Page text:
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Legal Services Regulation

Dáil Éireann Debate, Tuesday - 5 November 2013

Tuesday, 5 November 2013

Ceisteanna (68)

Aengus Ó Snodaigh


68. Deputy Aengus Ó Snodaigh asked the Minister for Justice and Equality the research he has gathered in relation to multi-disciplinary practices as he proposes with the Legal Services Regulation Bill 2011. [45971/13]

Amharc ar fhreagra

Freagraí scríofa (Ceist ar Justice)

As the Deputy may be aware, numerous jurisdictions have introduced new and more customer-focussed legal business models. These "alternative business structures" (ABS) can involve the traditional legal services provided by barristers and/or solicitors or combine them, in what are known as "multi-disciplinary practices", with those of accountants, insurance brokers, conveyancers or other professionals to provide seamless solutions for clients on a more cost-effective basis. The globalisation of legal and other services, along with the ongoing and exponential advances being made in business technologies and outsourcing, are challenging the traditional ways in which legal professionals conduct their business. To ignore these changes would leave legal practitioners in this jurisdiction at a growing competitive disadvantage. Consequently, in looking to the future, the Legal Services Regulation Bill, in Part 7, provides for the introduction of legal partnerships and of multi-disciplinary practices.

Regrettably, the legal profession have been reluctant movers as far as ABS are concerned. As far back as 1994, the same year in which multi-disciplinary practices were permitted in New South Wales Australia, the Solicitors (Amendment) Act was enacted in our jurisdiction. Taking account of the Fair Trade Commission’s 1990 Report of Study into Restrictive Practices in the Legal Profession the Act, alas unsuccessfully, provided for incorporated practices and the sharing of fees arising from a partnership or an agency arrangement by solicitors with non-lawyers.

Now, almost twenty years later, ABS and multi-disciplinary practices have been, or continue to be, rolled out in England and Wales, Scotland, Australia, Germany, Netherlands and parts of Canada, including British Columbia, Quebec and Ontario and there is a wealth of information and analysis now available on them. The Legal Services Act 2007 provided for the introduction of ABS, including multi-disciplinary practices, in England and Wales - over 200 licences for ABS have been issued to date. The Legal Services (Scotland) Act 2010 also allows for ABS that include multi-disciplinary practices. In Canada, the legislation relates more narrowly to multi-disciplinary practices. Along with officials of my Department, I have been actively reviewing and considering in detail how the introduction of ABS is taking place in all of these jurisdictions along with the relevant literature and those submissions received. I am also considering the various issues of probity and governance that would relate to such new legal business models.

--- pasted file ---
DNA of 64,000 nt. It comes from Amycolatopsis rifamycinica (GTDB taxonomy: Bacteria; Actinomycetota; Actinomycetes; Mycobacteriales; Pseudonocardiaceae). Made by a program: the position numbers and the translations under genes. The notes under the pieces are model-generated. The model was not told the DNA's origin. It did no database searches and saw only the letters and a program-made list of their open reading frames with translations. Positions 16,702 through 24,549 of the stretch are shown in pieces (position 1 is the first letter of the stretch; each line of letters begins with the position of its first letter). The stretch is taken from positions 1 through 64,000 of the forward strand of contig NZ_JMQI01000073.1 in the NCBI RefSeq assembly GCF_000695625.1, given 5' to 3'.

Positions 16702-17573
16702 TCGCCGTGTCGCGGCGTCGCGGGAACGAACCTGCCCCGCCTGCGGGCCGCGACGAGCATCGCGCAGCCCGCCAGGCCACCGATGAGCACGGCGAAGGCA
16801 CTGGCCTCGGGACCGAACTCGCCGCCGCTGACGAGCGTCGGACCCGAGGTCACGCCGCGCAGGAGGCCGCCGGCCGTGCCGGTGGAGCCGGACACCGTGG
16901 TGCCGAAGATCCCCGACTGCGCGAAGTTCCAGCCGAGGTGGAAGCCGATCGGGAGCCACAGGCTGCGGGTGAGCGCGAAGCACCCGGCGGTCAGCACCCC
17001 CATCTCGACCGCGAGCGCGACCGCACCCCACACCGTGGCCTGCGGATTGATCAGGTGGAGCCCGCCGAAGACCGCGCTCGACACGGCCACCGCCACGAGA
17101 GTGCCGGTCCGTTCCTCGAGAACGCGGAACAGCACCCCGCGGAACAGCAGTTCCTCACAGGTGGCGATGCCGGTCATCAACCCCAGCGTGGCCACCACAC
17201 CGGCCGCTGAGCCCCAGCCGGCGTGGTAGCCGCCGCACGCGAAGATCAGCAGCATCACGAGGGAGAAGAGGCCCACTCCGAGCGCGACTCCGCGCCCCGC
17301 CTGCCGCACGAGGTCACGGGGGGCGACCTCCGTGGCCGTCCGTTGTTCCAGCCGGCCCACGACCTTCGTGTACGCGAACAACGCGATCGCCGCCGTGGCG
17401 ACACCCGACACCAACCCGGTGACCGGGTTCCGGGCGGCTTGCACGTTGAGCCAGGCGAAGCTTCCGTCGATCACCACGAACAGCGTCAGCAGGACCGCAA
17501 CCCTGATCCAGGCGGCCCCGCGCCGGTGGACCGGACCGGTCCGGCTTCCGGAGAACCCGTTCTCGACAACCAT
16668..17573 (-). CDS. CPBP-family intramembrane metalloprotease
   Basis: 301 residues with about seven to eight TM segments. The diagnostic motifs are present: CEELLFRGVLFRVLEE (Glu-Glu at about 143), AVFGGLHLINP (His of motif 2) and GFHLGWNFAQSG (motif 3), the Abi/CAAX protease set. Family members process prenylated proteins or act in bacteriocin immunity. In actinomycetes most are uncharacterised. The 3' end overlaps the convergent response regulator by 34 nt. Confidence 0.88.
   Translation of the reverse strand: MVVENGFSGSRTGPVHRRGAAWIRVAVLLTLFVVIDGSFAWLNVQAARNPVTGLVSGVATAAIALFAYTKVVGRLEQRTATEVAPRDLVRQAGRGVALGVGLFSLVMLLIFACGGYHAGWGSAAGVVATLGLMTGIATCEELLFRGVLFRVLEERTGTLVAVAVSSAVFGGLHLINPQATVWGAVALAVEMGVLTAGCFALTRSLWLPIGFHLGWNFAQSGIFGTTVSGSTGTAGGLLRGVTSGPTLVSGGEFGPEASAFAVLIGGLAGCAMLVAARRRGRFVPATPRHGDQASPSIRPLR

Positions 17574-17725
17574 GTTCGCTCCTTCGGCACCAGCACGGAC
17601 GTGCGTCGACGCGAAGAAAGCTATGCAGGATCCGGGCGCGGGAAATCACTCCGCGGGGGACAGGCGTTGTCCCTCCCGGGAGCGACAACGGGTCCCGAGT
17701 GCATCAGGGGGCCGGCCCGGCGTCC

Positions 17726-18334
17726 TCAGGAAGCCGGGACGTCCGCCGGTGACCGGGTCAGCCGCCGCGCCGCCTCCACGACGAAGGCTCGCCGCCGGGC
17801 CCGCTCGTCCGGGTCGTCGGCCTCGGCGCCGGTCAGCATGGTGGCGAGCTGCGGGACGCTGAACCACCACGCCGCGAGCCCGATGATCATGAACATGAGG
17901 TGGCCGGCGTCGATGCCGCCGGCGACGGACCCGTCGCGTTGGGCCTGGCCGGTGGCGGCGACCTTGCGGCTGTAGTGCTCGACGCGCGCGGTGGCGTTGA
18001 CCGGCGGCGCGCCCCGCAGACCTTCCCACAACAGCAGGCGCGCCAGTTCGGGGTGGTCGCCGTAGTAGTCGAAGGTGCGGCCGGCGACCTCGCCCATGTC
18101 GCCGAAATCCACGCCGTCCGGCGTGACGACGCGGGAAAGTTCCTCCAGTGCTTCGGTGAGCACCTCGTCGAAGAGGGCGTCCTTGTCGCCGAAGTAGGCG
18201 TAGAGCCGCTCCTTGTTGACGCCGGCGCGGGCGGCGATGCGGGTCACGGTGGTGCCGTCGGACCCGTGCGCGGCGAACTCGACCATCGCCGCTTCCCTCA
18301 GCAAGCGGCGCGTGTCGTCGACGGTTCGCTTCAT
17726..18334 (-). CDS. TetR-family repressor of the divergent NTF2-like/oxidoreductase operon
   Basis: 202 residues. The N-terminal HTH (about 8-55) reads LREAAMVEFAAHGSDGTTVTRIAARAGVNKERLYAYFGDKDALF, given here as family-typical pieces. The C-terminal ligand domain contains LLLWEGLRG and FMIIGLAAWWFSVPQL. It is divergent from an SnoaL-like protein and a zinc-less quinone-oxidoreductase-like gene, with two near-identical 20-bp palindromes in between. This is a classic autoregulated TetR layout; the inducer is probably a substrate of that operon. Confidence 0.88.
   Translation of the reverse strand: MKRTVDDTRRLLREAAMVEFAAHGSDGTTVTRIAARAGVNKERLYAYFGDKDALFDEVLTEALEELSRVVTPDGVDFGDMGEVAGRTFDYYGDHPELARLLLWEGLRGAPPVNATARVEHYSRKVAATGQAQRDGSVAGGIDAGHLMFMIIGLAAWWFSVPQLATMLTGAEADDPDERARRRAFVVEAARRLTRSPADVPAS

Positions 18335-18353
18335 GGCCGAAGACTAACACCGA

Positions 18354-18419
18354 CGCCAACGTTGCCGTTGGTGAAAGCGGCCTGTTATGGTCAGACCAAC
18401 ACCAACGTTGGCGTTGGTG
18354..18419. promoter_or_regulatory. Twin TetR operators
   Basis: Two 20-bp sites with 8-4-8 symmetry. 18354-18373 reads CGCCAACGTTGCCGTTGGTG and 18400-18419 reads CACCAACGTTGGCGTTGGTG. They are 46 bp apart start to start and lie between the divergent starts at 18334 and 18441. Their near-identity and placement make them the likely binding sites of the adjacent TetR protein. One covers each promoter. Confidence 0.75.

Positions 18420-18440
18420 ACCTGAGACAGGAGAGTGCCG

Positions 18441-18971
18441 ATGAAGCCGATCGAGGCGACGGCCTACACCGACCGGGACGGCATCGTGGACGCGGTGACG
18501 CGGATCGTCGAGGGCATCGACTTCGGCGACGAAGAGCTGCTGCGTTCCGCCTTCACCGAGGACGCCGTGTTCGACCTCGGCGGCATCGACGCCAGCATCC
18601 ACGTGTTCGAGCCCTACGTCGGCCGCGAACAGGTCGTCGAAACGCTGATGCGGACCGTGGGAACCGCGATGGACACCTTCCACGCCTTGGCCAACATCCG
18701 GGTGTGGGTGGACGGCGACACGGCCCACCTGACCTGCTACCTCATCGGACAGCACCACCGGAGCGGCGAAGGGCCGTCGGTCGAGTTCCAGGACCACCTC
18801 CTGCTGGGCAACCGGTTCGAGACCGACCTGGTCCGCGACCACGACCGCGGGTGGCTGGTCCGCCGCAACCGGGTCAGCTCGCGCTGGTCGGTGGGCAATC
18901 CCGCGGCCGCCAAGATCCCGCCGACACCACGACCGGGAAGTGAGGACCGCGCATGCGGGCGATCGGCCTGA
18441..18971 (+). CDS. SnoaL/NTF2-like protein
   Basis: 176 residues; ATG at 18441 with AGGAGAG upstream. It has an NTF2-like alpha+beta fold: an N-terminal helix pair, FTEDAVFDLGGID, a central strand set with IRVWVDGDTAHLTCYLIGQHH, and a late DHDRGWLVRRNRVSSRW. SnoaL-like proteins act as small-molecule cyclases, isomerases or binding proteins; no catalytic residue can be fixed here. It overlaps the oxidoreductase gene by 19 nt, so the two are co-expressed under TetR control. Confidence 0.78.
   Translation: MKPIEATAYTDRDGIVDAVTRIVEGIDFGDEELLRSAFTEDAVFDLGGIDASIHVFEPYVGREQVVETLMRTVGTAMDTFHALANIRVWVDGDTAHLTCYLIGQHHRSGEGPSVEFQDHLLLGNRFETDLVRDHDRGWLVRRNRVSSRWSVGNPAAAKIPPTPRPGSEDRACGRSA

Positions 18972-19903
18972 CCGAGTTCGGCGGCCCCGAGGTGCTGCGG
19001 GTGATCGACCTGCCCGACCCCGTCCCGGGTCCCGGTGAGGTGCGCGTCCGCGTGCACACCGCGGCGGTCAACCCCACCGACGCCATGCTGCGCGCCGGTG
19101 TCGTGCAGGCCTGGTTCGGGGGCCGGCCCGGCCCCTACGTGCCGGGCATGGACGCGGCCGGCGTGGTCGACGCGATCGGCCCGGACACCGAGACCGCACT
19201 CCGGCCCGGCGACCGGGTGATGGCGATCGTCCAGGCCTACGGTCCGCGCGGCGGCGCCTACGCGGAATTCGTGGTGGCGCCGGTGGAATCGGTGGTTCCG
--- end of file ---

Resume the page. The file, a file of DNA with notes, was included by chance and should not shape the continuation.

I was previously briefed on the roll-out of ABS by Mr. Steve Mark, the then Legal Services Commissioner for New South Wales, while on official business in Australia in March of 2012. Both he and Mr Chris Kenny, Chief Executive of the Legal Services Board for England & Wales, addressed a conference on the modernisation of legal services hosted by my Department in July 2012. Last Friday, I met, along with officials of my Department, representatives of the UK Legal Services Board and of the Solicitors Regulation Authority in London, where we were updated on the latest developments in relation to multi-disciplinary practises. I also visited one of the new legal business models up and running in the city. The Deputy can, therefore, be assured of the ongoing and substantial consideration I am giving, along with Department officials, to the introduction and proper regulation of multi-disciplinary legal practices. In light of this consideration, I will be bringing forward appropriate amendments to Part 7 of the Legal Services Regulation Bill for its forthcoming resumption of Committee Stage.